4. [28]Jon Schwarz, “The Business Class Has Been Fearmongering About Worker Shortages for Centuries,” Intercept, May 7, 2021, https://theintercept.com/2021/05/07/worker-shortage-slavery-capitalism/
  5. [29]Jon Schwarz, “The Business Class Has Been Fearmongering About Worker Shortages for Centuries,” Intercept, May 7, 2021, https://theintercept.com/2021/05/07/worker-shortage-slavery-capitalism/
  6. [30]Jon Schwarz, “The Business Class Has Been Fearmongering About Worker Shortages for Centuries,” Intercept, May 7, 2021, https://theintercept.com/2021/05/07/worker-shortage-slavery-capitalism/
  7. [31]Herbert J. Gans, The War Against The Poor (New York: Basic, 1995).
  8. [32]David Benfell, “About my job hunt,” Not Housebroken, n.d., https://disunitedstates.org/about-my-job-hunt/
  9. [33]Herbert J. Gans, The War Against The Poor (New York: Basic, 1995).
  10. [34]David Benfell, “About my job hunt,” Not Housebroken, n.d., https://disunitedstates.org/about-my-job-hunt/
  11. [35]David Benfell, “About that alleged ‘labor shortage,’” Not Housebroken, May 9, 2021, https://disunitedstates.org/2021/05/09/about-that-alleged-labor-shortage/
  12. [36]Jon Schwarz, “The Business Class Has Been Fearmongering About Worker Shortages for Centuries,” Intercept, May 7, 2021, https://theintercept.com/2021/05/07/worker-shortage-slavery-capitalism/
  13. [37]Sven Beckert, “Slavery and Capitalism,” Chronicle of Higher Education, December 12, 2014, https://www.chronicle.com/article/SlaveryCapitalism/150787/
  14. [38]Jon Schwarz, “The Business Class Has Been Fearmongering About Worker Shortages for Centuries,” Intercept, May 7, 2021, https://theintercept.com/2021/05/07/worker-shortage-slavery-capitalism/
  15. [39]Herbert J. Gans, The War Against The Poor (New York: Basic, 1995).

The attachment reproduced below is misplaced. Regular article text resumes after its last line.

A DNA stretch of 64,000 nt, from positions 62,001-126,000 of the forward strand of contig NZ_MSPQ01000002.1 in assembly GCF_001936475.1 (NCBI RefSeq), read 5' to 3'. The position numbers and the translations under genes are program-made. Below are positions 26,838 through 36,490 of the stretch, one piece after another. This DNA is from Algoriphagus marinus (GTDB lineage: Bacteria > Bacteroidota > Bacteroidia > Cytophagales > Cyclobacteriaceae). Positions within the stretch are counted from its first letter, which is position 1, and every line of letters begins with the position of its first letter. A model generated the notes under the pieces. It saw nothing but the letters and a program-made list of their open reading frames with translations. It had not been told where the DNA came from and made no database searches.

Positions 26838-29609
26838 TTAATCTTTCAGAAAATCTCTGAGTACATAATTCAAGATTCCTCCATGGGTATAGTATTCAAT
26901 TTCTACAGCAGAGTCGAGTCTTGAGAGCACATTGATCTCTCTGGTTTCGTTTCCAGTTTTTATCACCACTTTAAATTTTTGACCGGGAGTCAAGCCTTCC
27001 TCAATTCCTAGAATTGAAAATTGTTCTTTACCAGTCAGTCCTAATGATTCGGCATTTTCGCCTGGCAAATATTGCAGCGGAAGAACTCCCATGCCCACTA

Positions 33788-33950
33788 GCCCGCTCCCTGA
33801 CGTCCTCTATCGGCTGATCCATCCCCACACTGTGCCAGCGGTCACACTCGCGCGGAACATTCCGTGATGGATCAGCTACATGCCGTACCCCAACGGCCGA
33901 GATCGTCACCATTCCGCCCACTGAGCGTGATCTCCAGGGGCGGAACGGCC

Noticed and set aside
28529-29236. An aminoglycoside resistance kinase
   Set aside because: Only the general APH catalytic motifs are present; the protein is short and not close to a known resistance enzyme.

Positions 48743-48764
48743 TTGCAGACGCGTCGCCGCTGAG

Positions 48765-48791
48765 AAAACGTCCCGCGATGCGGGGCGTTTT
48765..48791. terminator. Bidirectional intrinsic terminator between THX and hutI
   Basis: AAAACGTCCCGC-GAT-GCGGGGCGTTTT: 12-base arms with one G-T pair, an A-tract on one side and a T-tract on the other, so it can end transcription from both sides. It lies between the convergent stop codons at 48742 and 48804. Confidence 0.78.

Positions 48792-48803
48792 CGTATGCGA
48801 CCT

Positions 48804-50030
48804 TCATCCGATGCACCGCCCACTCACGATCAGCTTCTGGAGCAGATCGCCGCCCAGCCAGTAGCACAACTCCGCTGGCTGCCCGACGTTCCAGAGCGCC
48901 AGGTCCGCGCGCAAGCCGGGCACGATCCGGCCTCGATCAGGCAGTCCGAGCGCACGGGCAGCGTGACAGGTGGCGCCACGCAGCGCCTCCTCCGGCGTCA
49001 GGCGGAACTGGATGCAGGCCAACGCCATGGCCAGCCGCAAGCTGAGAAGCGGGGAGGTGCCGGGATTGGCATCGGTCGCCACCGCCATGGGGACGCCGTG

16. [40]David Benfell, “A constitutional oligarchy: Deconstructing Federalist No. 10,” Not Housebroken, March 23, 2021, https://disunitedstates.org/2020/04/22/a-constitutional-oligarchy-deconstructing-federalist-no-10/
  17. [41]Robert K. Merton, “Social Structure and Anomie,” in Social Theory, ed. Charles Lemert, 6th ed. (Boulder, CO: Westview, 2017), 181-190.
  18. [42]“November 3, 2020, General Election Official Results,” November 25, 2020, https://results.enr.clarityelections.com/PA/Allegheny/106267/web.264614/#/summary
  19. [43]Lisa Cunningham, “Mayor Peduto, please stop equating Pittsburgh protesters with the ‘Radical Right,’” Pittsburgh City Paper, January 21, 2021, https://www.pghcitypaper.com/pittsburgh/mayor-peduto-please-stop-equating-pittsburgh-protesters-with-the-radical-right/Content?oid=18780489; Tom Davidson, “Peduto challenger Ed Gainey: Fewer words, more action needed from next mayor of Pittsburgh,” Pittsburgh Tribune-Review, January 22, 2021, https://triblive.com/local/peduto-challenger-ed-gainey-fewer-words-more-action-needed-from-next-mayor-of-pittsburgh/; Tom Davidson, “Ed Gainey floats plan to resume battle with UPMC as mayoral candidates tout endorsements,” Pittsburgh Tribune-Review, February 23, 2021, https://triblive.com/local/ed-gainey-floats-plan-to-resume-battle-with-upmc-as-mayoral-candidates-tout-endorsements/; Chris Potter, “State Rep. Ed Gainey To Challenge Peduto In Mayoral Race,” WESA, January 19, 2021, https://www.wesa.fm/post/state-rep-ed-gainey-challenge-peduto-mayoral-race
  20. [44]Eric Levitz, “5 Explanations for April’s Bad Jobs Report,” New York, May 7, 2021, https://nymag.com/intelligencer/2021/05/jobs-report-explained-ui-childcare-seasonal-adjustment.html; Heather Long, “It’s not a ‘labor shortage.’ It’s a great reassessment of work in America,” Washington Post, May 7, 2021, https://www.washingtonpost.com/business/2021/05/07/jobs-report-labor-shortage-analysis/
  21. [45]Eric Levitz, “5 Explanations for April’s Bad Jobs Report,” New York, May 7, 2021, https://nymag.com/intelligencer/2021/05/jobs-report-explained-ui-childcare-seasonal-adjustment.html
  22. [46]Eric Levitz, “5 Explanations for April’s Bad Jobs Report,” New York, May 7, 2021, https://nymag.com/intelligencer/2021/05/jobs-report-explained-ui-childcare-seasonal-adjustment.html; Heather Long, “It’s not a ‘labor shortage.’ It’s a great reassessment of work in America,” Washington Post, May 7, 2021, https://www.washingtonpost.com/business/2021/05/07/jobs-report-labor-shortage-analysis/
  23. [47]David Benfell, “Capitalists are shameless in their entitlement,” Not Housebroken, May 3, 2021, https://disunitedstates.org/2021/04/18/capitalists-are-shameless-in-their-entitlement/
  24. [48]David Benfell, “About my job hunt,” Not Housebroken, n.d., https://disunitedstates.org/about-my-job-hunt/